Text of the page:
When Toulon’s wealthy owner Mourad Boudjellal began assembling a who’s who of rugby for his proud port-town club on the Côte d’Azur a few years ago it was not to ensure himself the finest autograph collection on the planet.
His squadron of thirtysomethings spearheaded by Jonny Wilkinson had the brilliant nous to make Clermont pay for over confidence in the second half of this first Heineken Cup final for both clubs and take a barely believable victory in Dublin.
Clermont were strolling at 15-6 up going into the final quarter when Wilkinson – who had been culpable in both of the Massif Central mob’s tries – kicked a penalty followed by the conversion of the deciding try after 63 minutes. Wesley Fofana was hauled down by Bakkies Botha and Joe van Niekerk and Juan Fernandez Lobbe leapt in with typical and peerless intuition to flip the ball away to Delon Armitage, who ran the try in, his tongue sticking out in premature celebration. The 30-metre conversion on the diagonal was no problem to Wilkinson, as England’s most beloved rugby son who turns 34 next Saturday had not missed a kick throughout. Frantic Clermont attacking brought only a charged down drop by David Skrela and a last, tired pass knocked on out wide.
Toulon had knocked out Leicester and Saracens without scoring a try in previous rounds but Clermont were a different kettle of bouillabaisse.
Wilkinson, seeking a first club title since he and Newcastle won the Tetley’s Bitter Cup in 2001, got going with a clattering as he leaped to catch the kick-off, a full-on tackle on Aurélien Rougerie (one of many outsized backs on view) and a failed touch-finder with his right foot. The one-time poster boy for The Lancet has found the south of France a place of healing and this was his 102nd start in four seasons for Toulon.
What they most wanted though was a trophy in return for all Boudjellal’s lavish spending on men he believed had the character to worry about more than just the chequebook. In the fourth all-French final of the Heineken Cup the clash of styles was evident from the off; Toulon running colosusses like Andy Sheridan – one of eight Britons in the two cosmopolitan squads – round the corners whereas Clermont attempted to spring their runners Fofana and company free like corks from a Champagne bottle.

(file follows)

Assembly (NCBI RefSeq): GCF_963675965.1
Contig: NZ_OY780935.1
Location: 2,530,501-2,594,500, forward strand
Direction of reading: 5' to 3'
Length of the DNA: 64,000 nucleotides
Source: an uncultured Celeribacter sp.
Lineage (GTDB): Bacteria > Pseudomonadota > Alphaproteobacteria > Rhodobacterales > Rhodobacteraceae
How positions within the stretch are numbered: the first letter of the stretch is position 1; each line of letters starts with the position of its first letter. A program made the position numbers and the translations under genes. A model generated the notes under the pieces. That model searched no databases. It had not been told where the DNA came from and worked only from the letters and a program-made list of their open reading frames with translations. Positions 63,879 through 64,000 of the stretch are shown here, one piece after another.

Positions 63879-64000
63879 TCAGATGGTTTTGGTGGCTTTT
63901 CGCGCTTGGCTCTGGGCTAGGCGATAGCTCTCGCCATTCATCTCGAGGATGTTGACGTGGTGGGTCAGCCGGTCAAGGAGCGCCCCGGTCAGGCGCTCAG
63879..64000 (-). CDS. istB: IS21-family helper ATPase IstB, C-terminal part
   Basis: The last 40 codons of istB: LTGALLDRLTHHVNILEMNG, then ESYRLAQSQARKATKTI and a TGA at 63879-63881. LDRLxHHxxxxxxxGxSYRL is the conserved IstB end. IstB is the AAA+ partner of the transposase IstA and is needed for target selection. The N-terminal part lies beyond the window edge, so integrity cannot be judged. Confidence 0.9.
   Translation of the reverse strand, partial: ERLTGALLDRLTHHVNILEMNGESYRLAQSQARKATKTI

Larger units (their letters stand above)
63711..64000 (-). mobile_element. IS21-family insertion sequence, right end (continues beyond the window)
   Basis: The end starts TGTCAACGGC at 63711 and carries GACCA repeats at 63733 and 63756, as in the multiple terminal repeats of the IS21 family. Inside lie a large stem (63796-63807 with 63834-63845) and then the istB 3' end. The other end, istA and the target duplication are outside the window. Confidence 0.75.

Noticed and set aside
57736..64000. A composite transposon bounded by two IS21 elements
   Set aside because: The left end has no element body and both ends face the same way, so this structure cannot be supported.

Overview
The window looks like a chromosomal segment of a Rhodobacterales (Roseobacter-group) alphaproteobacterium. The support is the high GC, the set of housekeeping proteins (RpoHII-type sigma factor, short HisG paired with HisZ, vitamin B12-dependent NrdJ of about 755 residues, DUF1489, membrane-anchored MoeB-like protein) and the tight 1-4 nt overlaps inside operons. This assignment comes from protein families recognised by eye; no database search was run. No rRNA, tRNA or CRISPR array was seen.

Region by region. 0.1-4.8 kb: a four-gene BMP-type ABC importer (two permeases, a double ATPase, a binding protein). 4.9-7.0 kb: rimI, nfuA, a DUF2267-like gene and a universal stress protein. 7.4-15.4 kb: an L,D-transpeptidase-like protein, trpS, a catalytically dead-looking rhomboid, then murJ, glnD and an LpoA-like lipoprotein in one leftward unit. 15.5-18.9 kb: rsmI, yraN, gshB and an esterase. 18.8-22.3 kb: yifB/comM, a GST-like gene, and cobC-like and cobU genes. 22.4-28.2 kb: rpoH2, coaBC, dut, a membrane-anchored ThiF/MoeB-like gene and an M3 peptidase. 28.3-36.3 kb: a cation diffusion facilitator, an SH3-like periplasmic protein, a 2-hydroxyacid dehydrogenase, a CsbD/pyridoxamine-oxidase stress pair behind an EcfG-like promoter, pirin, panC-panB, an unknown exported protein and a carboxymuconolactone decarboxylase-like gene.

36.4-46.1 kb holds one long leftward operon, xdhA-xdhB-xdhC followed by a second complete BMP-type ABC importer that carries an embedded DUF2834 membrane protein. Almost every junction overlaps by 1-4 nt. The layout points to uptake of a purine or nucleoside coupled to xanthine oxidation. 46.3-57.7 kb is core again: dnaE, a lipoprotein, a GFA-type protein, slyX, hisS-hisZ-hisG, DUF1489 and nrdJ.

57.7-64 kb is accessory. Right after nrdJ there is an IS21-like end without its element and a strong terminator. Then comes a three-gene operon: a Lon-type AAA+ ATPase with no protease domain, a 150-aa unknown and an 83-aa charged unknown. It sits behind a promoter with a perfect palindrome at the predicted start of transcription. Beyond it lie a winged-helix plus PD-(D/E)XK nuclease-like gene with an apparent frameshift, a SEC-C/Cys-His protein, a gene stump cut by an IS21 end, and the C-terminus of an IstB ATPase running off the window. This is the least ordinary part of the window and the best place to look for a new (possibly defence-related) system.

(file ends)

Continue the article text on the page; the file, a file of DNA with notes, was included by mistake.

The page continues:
Clermont were always the likeliest to score a try but they were made to wait. The scoreline of 3-3 at half-time – Morgan Parra’s 45-metre penalty after three minutes equalised by Wilkinson 10 minutes later for Gerhard Vosloo not rolling away – was testament to Toulon shutting down half a dozen half-breaks. There was also the tightest of calls against Wilkinson’s opposite number, Brock James, who was just over the dead ball line when he reached his own chip over the heads of Chris Masoe and Juan Fernandez Lobbe; this after a turnover on Toulon’s left as Delon Armitage led a breakout.
James suffered un-Wilkinsonian agonies in this city three years ago when he missed four drops at goal and gave up trying in a one-point losing quarter-final against Leinster. Mention of whom raises the subject of the wrangles this competition is going through. The European Rugby Cup Ltd secretariat, based just up the road in St Stephen’s Green, have been busy pumping out figures emphasising the squillions of euros being made by the Dublin economy from staging this final and the Amlin Challenge cup one that Leinster (the Heineken holders who were knocked out of the main event by Clermont) won on Friday. It will be Paris’s turn next May and then … what? The 2014-15 schedule is up the air; what we do know is the top six seeds for next season’s Heineken Cup, will be three from Ireland, three from France.
But the Englishmen in Toulon’s ranks, at least, were about to have their day. This first part of a possible European-domestic double header – Clermont and Toulon could meet again in the Paris final of the Top 14 on Saturday week – livened up with Clermont’s tries in the opening seven minutes of the second half, either side of Wilkinson’s second penalty. First the fly-half, captaining Toulon, was tackled and stripped of possession by Sitiveni Sivivatu, allowing James and Rougerie to fox Danie Rossouw and the rashly rushing wing Alexis Palisson, with Napolioni Nalaga free to run into the left corner. Then James worked a lovely move off a ruck, right to left, chipping behind Wilkinson and Mathieu Bastareaud for Rougerie to run on, brush Wilkinson aside and return a pass inside for James to score and Parra to add the conversion: 15-6.
What seemed a procession was soon transformed by Wilkinson’s third penalty and Armitage’s try. Far from Toulon weakening it was Clermont’s main men Rougerie, James and Parra who withdrew. Ti’i Paulo was harshly judged to have knocked on in one charge, Skrela – on for James – was in no good position for his drop and Sivivatu, of all people as the most dangerous Clermont back, delivered the faulty pass to Paulo that finished his side off.
Clermont Auvergne: L Byrne; S Sivivatu, A Rougerie (capt, R King, 68), W Fofana, N Nalaga; B James (D Skrela, 73), M Parra (L Radoslavjevic, 71); T Domingo (V Debaty, 66), B Kayser (T Paulo, 66), D Zirakashvili (C Ric, 73), J Cudmore, N Hines, J Bonnaire, D Chouly, G Vosloo (J Bardy, 68).
Toulon: D Armitage, A Palisson, M Bastareaud, M Giteau, R Wulf; J Wilkinson (capt), S Tillous-Borde (F Michalak, 51); A Sheridan (G Jenkins, 61), S Bruno (J-C Orioli, 51), C Hayman, B Botha (J Suta,68), N Kennedy, D Rossouw (J van Niekerk, 51), C Masoe (S Armitage, 68), J Fernandez Lobbe.
Referee: A Rolland (Ireland).Reuse content